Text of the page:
The whole thing is purely experimental. About 500,000 of the famous fish from the Pacific coast have been brought east and will be distributed in Maine waters. The time will not be far distant it is hoped by sportsmen when they will be able to hike off for a sea salmon fishing trip rather than for some of the fresh water salmon. The new variety of many edibles will make diversion for the real out and out fishermen.
Assistant Superintendent Gibbs of the United States fish hatchery at Orland, has completed arrangements with the Maine Central Railroad to transport the fry to the different places where it is to be put into the water. The first 250,000 will be put in the Kennebec and Androscoggin rivers on Wednesday and Thursday of next week and later on another 250,000 will be placed in the Penobscot river.
50 Years Ago, 1956
Monaco – its princess-to-be due to arrive within a few hours – was as busy today as a city preparing for a siege.
Both flags and rumor flew, wedding gifts piled up in the palace and squads of workmen and servants rushed to get everything ready for Grace Kelly’s festive entry into the principality tomorrow.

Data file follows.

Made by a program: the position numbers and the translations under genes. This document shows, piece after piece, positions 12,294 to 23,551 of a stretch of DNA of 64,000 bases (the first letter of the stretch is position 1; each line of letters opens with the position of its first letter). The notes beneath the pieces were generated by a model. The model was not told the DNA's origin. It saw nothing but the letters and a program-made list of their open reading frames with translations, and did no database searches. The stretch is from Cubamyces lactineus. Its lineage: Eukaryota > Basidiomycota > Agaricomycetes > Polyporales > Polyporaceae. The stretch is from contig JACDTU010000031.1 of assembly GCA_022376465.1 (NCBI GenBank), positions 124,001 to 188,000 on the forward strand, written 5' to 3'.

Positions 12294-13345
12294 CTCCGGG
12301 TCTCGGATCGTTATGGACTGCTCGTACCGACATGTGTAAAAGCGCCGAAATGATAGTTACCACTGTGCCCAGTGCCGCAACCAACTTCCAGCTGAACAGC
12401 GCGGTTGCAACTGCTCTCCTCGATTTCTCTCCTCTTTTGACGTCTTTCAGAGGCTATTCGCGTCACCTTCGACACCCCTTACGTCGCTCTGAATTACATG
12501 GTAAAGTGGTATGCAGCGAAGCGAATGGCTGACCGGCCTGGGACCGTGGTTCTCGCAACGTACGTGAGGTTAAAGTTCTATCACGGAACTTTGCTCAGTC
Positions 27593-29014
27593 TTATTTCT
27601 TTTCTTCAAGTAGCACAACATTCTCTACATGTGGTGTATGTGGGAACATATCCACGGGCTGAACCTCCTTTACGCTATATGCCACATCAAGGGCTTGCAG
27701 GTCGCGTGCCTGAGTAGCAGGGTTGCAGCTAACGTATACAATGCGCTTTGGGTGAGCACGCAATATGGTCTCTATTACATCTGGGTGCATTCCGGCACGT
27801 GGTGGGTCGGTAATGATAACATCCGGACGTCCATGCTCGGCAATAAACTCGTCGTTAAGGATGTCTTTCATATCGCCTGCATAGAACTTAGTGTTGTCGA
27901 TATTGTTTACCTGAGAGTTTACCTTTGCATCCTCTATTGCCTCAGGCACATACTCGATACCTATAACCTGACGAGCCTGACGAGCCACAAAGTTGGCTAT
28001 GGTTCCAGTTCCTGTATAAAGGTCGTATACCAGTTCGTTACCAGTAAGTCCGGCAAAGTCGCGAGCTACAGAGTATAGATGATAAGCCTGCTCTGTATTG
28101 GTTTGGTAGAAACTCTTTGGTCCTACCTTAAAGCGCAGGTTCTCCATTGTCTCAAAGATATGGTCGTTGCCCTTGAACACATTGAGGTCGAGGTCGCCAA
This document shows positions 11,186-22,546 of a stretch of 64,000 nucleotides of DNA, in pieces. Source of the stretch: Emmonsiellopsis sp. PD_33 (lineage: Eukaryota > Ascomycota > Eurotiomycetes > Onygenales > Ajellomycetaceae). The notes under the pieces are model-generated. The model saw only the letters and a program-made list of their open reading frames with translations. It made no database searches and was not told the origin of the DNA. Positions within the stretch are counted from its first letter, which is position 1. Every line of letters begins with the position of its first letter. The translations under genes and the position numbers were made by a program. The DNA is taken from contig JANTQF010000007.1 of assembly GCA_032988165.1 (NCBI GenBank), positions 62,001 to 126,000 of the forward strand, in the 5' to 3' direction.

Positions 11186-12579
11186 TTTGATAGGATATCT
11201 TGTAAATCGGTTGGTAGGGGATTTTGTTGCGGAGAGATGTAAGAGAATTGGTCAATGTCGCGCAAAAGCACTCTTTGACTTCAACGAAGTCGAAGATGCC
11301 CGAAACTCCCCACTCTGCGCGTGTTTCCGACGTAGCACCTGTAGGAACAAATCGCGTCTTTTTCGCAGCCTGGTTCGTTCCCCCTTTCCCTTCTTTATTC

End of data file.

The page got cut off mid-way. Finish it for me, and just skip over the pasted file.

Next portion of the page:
For a week thereafter, Monacans and the horde of visitors will be involved in an almost continuous round of gaiety. Monaco is certain to belie the name given it by the ancient Phoenicians – “Place of Rest.”
25 Years Ago, 1981
The delicious traditional Italian pastries “cannoli” are not usually available fresh north of Boston’s Italian North End, but they are being baked at Frank Chiaravelotti’s bakery on Bartlett Street in Lewiston. The crunchy fried pastry shell is filled with sweetened ricotta cheese and “secret flavorings.” It was “a tradition to have these things on holidays.” Chiaravelotti said.
The cannoli do take more work than the bread and rolls Chiaravelotti usually bakes for restaurants including Graziano’s, Luiggi’s and the Warehouse. He has seven children, and all but the two youngest work in the baking business.